You’ve set up your new website, written a few great posts, and connected your site to analytic tools like Google Analytics or Google Webmaster Tools. Now it’s time for some basic SEO analytics training to understand what, exactly, all of that data means.
For the purpose of this training, I’ll be walking you through the important elements using Google Analytics. There are tons of tools out there, though GA is one of the best and most widely used free tools available.
If you haven’t connected your Webmaster Tools to your Google Analytics account, you should do that first. You might also want to read my earlier post on how to monitor keyword rankings, which provides some background on the concepts below.
Understanding Query Data
If you’re new to SEO, it’s easy to feel overwhelmed by the wealth of data Google provides.
From your GA dashboard, navigate to Acquisition – Search Engine Optimization – Queries in the left hand column. You’ll see a graph representing your search impressions over time, as well as a table breaking down the queries, or search terms, for which your site was displayed.
SEO Analytics Tip #1: Keep a Long Term Perspective
As you build your site, it’s extremely common to see a lot of ups and downs with the graph data, so it’s important not to worry too much about results on a day to day basis, but rather you want to consider the results over time.
Because of this, I like to think about a 3-month average when evaluating my results. A one month spike or drop happens, and you shouldn’t worry if your site impressions dip once in a while. In general, if there’s a 1-month drop of 20% or less at any point, I ignore it.
The 3-month average gives a far better perspective. If you have 2-3 months of declining impressions, or a 1-month dip that is significant enough to skew a 3-month average (for example, a drop of 50% or more), then it may be a sign your site is not in good health, and you should check your Webmaster Tools data for more information on crawling errors and negative impact elements.
The same philosophy applies to increasing impressions. If there’s a 1 month spike in impressions, there could be any number of reasons for the odd result, and it isn’t necessarily representative of your overall site performance.
SEO Analytics Tip #2: Compare Search Queries to Organic Keywords
Search queries represent the number of impressions your site gets in search results. That is, anytime a user views a search results page that has your site listed, after searching for a given term. Novice marketers often focus solely on the query number, without considering the impact of the queries on the site’s audience.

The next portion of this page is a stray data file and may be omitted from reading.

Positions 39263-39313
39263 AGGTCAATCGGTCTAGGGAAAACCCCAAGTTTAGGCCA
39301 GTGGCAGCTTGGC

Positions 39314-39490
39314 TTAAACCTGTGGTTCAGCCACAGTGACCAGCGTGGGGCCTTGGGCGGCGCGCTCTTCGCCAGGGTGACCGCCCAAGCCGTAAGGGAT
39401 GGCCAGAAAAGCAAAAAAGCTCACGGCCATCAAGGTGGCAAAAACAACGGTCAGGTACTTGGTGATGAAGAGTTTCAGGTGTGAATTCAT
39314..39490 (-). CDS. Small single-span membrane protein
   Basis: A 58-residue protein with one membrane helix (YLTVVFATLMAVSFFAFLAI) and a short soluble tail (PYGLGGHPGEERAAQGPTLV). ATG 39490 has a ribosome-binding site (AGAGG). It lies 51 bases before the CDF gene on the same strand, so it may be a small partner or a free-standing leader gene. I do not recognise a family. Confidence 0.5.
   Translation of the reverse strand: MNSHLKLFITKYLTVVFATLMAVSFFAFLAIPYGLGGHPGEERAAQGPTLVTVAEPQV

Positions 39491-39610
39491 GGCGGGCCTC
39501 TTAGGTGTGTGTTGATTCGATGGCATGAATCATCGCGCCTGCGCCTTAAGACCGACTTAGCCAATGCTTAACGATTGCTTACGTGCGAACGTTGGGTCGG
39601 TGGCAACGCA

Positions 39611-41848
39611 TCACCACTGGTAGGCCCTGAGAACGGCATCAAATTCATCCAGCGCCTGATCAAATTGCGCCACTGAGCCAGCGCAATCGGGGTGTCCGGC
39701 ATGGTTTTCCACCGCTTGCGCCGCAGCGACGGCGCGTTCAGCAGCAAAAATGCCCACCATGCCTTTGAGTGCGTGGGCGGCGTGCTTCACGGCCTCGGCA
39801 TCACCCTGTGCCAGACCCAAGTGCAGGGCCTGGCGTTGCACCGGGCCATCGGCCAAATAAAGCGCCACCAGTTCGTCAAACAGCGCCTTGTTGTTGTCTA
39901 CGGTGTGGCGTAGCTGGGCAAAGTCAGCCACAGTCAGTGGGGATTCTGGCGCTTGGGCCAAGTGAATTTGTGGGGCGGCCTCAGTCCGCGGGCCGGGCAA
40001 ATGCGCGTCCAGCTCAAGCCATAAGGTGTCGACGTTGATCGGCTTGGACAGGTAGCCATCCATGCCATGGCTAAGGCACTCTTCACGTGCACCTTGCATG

For a better perspective, you want to analyze the search queries in relation to the organic keywords. While search queries focus on the search results pages, organic keywords focus on keywords that drive users to your site. You can reach the organic keywords data on the left column of GA, under Acquisition – Keywords – Organic.
To compare the results, I recommend looking at a list of the top 20-50 queries and compare them against the top 20-50 organic keywords. How many of the results are either an exact match or closely related term? For examples of closely related terms, think about slight variations you might perform in a search, eg: singular vs. plural, or a short phrase with and without a preposition or article.
If most of your queries and keywords match, it’s a good sign that your site is performing well with users that see it in results, since you’re driving users to your site using relevant terms. If not, you’ll want to consider things like the Google Authorship, display, the page title, and display-url.
Note: If you’re pressed for time, you can also look at the click-through-rate for each query (presented in the query table), though just analyzing the CTR does not give a full picture of related keyword performance.
SEO Analytics Tip #3: Don’t Ignore Landing Page Impressions
Many new marketers focus solo on the query data provided by Google Analytics, concerning themselves with impressions that match for exact or relevant target keywords.
In addition to the keywords themselves, you want to make sure you analyze how Google is displaying your site for those keywords, something you can achieve with the Landing Pages tool, listed directly under Queries in your GA account.
Basically, you want to make sure that your landing pages that are showing up in search results are the right landing pages for your website’s objective. We’ll get into more about how to analyze which landing pages are best in Part 2: SEO Business Training, but from an analytics perspective, you want to be aware of which landing pages are a) displaying most often, and b) generating the highest click through rates.
I hope these tips help get you started with SEO Analytics Training. Please continue on to Part 2: SEO Business Training for more information on how to align your SEO results with your website objectives.
As always, let me know if you have any questions, and if you’re looking for more in depth training, I’m happy to recommend an SEO Course that fits your needs.